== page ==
Simon Fisher

Fischer, Simon
Name:
Prof. Simon Fisher 


Function:
Full Professor


Theme:



Profile

Simon E. Fisher is a geneticist studying the first molecular windows into the neural basis of human speech and language. He is director of the Max Planck Institute for Psycholinguistics and Professor of Language and Genetics at the Donders Institute for Brain, Cognition and Behaviour in Nijmegen, the Netherlands. Simon obtained his Natural Sciences degree at Cambridge University, followed by a DPhil in Genetics at Oxford University. For his postdoctoral research he joined Prof. Anthony Monaco's group at the Wellcome Trust Centre for Human Genetics (WTCHG)  in Oxford, and worked on identifying genetic factors that contribute to developmental disorders such as dyslexia and speech and language impairments. During this time, he was co-discoverer of FOXP2, the first gene to be implicated in a human speech and language disorder. In 2002, Simon was awarded with a Royal Society Research Fellowship and became head of his own laboratory at the WTCHG, using state-of-the-art methods to uncover how language-related genes influence the brain. From 2007-10 Simon was also the Isobel Laing Fellow at Oriel College, Oxford, where he taught Biochemistry and Medical Genetics. In 2010 he was appointed director of a new department devoted to "Language and Genetics" at the Max Planck Institute in Nijmegen. The department aims to uncover the DNA variations which ultimately affect different facets of our communicative abilities, not only in children with language-related disorders but also in the general population. Simon's work attempts to bridge the gaps between genes, brains, speech and language, by integrating molecular findings with data from other levels of analysis, including cell biology, experimental psychology, neuroimaging and evolutionary anthropology.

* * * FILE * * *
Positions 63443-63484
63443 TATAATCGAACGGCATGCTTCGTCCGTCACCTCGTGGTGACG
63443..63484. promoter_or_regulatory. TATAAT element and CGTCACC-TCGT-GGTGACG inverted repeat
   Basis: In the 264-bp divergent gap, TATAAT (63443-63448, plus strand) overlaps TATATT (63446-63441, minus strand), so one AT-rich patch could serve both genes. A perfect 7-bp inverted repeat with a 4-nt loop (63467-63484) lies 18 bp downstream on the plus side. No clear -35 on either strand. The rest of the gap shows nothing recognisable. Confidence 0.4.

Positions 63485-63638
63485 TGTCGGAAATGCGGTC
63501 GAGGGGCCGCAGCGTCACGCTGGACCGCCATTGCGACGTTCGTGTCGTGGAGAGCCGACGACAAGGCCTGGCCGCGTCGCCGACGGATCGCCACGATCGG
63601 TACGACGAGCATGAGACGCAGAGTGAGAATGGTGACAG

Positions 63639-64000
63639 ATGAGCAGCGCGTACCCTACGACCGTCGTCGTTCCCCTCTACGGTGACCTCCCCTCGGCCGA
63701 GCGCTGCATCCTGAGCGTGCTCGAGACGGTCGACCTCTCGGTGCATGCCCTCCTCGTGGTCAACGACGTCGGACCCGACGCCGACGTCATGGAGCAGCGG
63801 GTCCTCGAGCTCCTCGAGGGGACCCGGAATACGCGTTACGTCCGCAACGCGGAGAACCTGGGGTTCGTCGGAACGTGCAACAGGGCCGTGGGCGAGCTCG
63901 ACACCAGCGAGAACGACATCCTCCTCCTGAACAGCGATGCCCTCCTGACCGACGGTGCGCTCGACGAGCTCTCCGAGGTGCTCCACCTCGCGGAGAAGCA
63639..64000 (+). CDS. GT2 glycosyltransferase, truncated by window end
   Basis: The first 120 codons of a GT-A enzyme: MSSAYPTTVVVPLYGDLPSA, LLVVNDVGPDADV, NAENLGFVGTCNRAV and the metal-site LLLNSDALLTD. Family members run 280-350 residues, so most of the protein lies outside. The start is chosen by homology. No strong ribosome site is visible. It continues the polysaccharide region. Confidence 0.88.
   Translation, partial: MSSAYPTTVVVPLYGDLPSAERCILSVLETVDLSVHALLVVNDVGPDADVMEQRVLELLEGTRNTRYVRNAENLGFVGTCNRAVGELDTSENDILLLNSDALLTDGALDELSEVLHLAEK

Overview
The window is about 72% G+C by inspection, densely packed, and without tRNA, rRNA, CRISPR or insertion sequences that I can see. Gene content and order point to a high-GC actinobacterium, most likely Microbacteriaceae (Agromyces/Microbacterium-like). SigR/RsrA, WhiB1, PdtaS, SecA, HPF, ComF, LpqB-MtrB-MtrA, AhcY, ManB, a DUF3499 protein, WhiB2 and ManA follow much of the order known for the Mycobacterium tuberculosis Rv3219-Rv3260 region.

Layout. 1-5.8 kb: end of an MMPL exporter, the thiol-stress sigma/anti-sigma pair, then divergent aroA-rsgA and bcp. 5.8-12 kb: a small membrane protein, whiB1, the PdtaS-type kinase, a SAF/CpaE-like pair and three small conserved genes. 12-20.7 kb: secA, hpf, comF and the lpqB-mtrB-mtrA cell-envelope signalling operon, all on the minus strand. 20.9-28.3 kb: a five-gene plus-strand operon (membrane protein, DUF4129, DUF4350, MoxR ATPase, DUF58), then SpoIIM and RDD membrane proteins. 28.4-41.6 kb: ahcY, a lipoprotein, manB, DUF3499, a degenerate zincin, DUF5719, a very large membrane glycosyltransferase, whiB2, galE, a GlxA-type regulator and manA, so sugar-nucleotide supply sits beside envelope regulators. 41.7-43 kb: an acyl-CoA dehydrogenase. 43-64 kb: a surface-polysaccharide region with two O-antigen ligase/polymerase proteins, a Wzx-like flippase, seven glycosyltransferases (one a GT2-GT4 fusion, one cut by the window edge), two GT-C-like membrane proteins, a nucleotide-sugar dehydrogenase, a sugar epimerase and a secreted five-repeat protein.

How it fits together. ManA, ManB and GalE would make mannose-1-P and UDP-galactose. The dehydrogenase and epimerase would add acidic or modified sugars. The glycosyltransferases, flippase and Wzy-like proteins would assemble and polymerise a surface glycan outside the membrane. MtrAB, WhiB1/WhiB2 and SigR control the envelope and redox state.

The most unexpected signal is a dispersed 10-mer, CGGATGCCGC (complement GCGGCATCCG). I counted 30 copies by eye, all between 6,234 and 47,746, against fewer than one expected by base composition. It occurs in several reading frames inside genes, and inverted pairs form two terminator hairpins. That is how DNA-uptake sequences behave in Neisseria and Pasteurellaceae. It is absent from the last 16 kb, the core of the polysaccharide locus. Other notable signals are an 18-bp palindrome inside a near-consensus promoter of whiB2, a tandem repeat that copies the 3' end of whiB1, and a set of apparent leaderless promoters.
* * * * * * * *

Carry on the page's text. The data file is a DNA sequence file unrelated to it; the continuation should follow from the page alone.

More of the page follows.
National & International Personal Prizes & Awards

  • Elected fellow, Society of Biology
  • Elected member, International Neuropsychological Symposium
  • Francis Crick Prize Lecture, Royal Society 2008
  • Eric Kandel Young Neuroscientists Prize, Hertie Foundation 2009
  • Presidential Special Lecture, Society For Neuroscience 2012

Secondary functions

None


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